Take the 2-minute tour ×
Unix & Linux Stack Exchange is a question and answer site for users of Linux, FreeBSD and other Un*x-like operating systems.. It's 100% free, no registration required.

In any linux system I have access to (a couple of Archlinuxes, an Ubuntu, a Debian Sid and a Gentoo) there are the following 4 files in /etc/, all ending with a dash:

/etc/group-
/etc/gshadow-
/etc/passwd-
/etc/shadow-

On the internet they say that these are just backup files, updated to the next to last change.

Now I'm wondering: who's creating those files? Is it my editor? Is it the application editing those files (gpasswd, useradd, groupadd and so on)? Is it something at a lower level (maybe even a kernel module)?

share|improve this question

1 Answer 1

up vote 9 down vote accepted

The backup files are created by the program that modifies your /etc/group or /etc/passwd files like useradd, groupadd and the like created as a safety precaution in case files get corrupted during edit. Kernel never touches those files.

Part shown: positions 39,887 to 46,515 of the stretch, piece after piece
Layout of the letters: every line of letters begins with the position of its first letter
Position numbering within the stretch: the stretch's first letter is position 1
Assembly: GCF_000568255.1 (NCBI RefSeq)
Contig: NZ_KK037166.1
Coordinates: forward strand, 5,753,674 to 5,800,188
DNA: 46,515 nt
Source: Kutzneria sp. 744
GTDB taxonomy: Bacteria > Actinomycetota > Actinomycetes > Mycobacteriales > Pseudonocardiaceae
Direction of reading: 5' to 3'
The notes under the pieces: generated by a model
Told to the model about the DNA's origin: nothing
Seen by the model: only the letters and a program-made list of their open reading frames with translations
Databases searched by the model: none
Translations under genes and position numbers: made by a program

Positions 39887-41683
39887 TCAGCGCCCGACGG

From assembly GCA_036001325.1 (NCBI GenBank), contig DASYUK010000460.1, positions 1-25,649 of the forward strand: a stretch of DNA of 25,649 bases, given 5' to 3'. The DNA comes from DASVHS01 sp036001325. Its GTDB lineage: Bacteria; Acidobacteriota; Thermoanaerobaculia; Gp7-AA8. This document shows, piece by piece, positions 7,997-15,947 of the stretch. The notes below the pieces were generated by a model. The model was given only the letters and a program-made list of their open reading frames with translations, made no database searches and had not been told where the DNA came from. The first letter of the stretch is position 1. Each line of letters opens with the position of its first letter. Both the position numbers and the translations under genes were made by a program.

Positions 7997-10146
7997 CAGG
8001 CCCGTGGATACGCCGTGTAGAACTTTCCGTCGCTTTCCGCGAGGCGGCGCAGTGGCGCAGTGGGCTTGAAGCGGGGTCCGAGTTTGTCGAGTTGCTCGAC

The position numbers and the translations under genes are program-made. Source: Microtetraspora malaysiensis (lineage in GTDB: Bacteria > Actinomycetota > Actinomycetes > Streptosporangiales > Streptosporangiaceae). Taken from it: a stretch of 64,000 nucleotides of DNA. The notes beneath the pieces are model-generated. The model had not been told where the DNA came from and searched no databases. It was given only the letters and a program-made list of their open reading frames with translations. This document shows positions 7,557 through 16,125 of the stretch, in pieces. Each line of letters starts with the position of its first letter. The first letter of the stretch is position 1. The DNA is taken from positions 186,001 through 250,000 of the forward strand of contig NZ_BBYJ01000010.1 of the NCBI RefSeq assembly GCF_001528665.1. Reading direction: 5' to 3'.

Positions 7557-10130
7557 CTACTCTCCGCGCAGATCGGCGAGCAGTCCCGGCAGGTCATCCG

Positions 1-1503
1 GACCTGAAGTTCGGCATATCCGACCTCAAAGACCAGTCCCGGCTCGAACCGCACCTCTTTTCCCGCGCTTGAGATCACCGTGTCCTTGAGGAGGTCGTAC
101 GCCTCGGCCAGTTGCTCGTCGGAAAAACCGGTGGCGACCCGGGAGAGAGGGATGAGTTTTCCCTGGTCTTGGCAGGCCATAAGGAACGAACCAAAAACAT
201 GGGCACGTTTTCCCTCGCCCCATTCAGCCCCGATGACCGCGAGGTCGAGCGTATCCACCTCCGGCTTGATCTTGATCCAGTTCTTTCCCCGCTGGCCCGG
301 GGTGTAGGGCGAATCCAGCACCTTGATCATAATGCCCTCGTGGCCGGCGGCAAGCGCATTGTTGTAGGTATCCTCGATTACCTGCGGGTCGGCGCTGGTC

share|improve this answer
    
It's strange, because shadow and gshadow files (with a dash), have different chmod, unlike 000 and can be read by other users? Is there a way to make backups with proper chmod keeping 000? –  Ilia Rostovtsev Nov 27 '13 at 9:49
    
@IliaRostovtsev As far as I know the shadow and gshadow files have permissions of 0400. –  Karlson Nov 27 '13 at 13:17
    
No, on CentOS, Fedora/RedHat it's set to 0000. It's insecure to have it set to 0400, I believe because any user on your system could run cat /etc/shadow and get the output of it? –  Ilia Rostovtsev Nov 27 '13 at 15:43
    
@IliaRostovtsev First off I am looking at permissions on /etc/shadow on a RedHat system and if it actually is possible for non-root to view this file with permissions of 0400 it means that there a significant bug in permission processing unless the file is owned by some other user. –  Karlson Nov 27 '13 at 16:31
    
I think it's the right way to keep this file chmod 0000. I don't think this is a bug but intended as some system files must be read by other users? –  Ilia Rostovtsev Nov 27 '13 at 16:36

Your Answer

 
discard

By posting your answer, you agree to the privacy policy and terms of service.

Not the answer you're looking for? Browse other questions tagged or ask your own question.